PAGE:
Excuse me mailing you, but I came across your name (and blog) when googling 'Index of Possibilities' - a copy of which I still refer to and (internet notwithstanding) is still a mine of interesting and accessible information. IoP is still valued and used (it turned me on to Tesla, still an interest), thirty odd years after the event. All your sweat and toil is still appreciated!! I look forward to hearing more about the Index. It really was the concept of the Web before the internet existed....being too soon can be just as frustrating as being too late
I was googling 'IoP' in the hope of finding any sites referring to the 'BIT' group which was operating around
Thus began our correspondence, whioch has led in many interesting directions. Here is Anthony’s second message
I've done some searching through some boxes which have been following me around the world for a few years unopened and managed to find a 1981 edition of the India Guide (scan of cover enclosed). By this time it was being edited by Geoff Crowther and published by Ian Robb King under the 'Magic Ink Travel Club' imprint, based in
Anyway, this is probably more than you ever wanted to know about the BIT travel guides and it shows how relaxed it is here that I have the time to get it together. I guess if I was serious I would edit down the BIT history from the introduction and post it on Wikipedia (a sort of co-operative BIT guide to everything in the world?) and see if there is any response.
As said in my first mail I was very much a 'consumer' of the
In his third mailing Anthony writes:
Another memory: BIT used to give out 'unofficial' international student cards as a 'service to travellers and others' (they were good for getting discounts and visas if your passport said 'student'). They were green and black with a photograph and whichever stamp happened to be on the desk at the time. It fooled everyone from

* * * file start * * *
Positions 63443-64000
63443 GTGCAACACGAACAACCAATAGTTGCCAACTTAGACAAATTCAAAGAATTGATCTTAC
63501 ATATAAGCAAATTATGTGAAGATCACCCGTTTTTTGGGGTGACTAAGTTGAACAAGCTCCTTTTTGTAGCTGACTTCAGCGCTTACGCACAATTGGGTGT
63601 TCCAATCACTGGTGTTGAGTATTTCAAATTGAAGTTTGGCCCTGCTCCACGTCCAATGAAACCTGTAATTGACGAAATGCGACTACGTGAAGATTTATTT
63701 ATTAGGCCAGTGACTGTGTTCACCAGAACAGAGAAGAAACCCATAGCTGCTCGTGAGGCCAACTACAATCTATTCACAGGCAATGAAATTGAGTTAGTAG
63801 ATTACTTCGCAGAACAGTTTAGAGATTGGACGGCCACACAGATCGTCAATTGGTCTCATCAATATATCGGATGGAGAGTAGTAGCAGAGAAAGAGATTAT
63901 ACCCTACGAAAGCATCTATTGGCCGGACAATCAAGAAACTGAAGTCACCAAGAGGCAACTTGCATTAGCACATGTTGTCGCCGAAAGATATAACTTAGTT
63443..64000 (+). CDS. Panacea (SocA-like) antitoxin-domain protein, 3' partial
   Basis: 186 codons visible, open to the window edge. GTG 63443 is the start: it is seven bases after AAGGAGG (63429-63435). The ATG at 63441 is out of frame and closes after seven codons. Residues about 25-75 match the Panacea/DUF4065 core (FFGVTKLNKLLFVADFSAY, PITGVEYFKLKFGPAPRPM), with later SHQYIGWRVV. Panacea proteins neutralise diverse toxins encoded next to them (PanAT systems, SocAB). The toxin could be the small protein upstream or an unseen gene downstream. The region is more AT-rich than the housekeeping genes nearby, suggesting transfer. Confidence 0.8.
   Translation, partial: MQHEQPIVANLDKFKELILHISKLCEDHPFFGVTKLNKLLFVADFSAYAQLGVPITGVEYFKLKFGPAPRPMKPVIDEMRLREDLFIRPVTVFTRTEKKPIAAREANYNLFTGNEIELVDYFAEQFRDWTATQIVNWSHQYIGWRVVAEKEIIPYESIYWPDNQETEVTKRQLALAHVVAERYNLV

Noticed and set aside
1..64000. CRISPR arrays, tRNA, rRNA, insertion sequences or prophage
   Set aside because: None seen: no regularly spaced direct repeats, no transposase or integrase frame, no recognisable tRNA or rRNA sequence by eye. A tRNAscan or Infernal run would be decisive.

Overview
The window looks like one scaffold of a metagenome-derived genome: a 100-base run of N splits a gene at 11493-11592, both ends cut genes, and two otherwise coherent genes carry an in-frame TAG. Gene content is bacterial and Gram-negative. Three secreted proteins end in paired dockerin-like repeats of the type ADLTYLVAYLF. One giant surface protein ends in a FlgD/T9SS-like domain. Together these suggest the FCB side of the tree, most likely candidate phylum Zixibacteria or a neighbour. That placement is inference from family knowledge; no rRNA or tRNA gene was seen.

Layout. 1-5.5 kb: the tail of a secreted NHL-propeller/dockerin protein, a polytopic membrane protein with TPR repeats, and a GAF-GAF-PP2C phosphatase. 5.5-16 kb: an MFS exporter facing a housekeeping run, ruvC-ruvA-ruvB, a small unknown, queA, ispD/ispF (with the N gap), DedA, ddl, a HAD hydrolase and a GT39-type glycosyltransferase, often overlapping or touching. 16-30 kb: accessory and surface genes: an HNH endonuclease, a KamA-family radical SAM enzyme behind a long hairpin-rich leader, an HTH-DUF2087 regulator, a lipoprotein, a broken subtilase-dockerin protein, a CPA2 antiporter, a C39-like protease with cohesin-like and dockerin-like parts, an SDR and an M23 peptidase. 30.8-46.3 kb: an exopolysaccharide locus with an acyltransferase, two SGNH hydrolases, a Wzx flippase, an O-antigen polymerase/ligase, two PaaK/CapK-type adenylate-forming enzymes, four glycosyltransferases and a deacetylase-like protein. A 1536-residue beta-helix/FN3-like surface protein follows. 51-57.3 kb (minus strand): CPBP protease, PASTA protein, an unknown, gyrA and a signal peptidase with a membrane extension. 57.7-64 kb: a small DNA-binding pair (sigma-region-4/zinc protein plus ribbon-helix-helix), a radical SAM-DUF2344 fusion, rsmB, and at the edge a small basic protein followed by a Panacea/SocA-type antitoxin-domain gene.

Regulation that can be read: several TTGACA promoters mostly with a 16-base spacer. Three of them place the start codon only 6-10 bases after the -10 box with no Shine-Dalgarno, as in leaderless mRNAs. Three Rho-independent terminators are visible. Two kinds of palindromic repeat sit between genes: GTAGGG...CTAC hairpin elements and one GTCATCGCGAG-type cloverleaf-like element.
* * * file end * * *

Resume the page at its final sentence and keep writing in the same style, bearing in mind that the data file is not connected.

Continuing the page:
I've searched all the UK Free Festival sites I can find but no references to BIT at all, though they were certainly involved. I am just amazed that there seems to be so little information available, especially online as I would have thought that the sort of people who got BIT together, and hung around their offices, would be just the sort of people who would have taken to the Net. This piece of history should be better known!
So as a contribution to this end, here are a number of related posts.
Having hung out in Ladbroke Grove myself during the early 1970s, working on the underground newspaper Frendz, I knew the BIT Information offices well and one of its most energetic activists Nicholas Albery. Also involved was his friend Nicholas Saunders, author of an important publication of the time ‘Alternative London.’ Sadly both died around the turn of the millennium in separate car crashes within two years of each other. Happily their legacy lives on.
What follows is: 1) The introduction to the aforementioned BIT travel Guide (courtesy of Anthony). 2) A piece on another publication, the BIT Arts Lab Newsletter, which I unearthed in the HQINFO Archives. 3) An appreciation of the two Nicholas’s. Hopefully this will trigger other memories and material which we would be grateful to receive.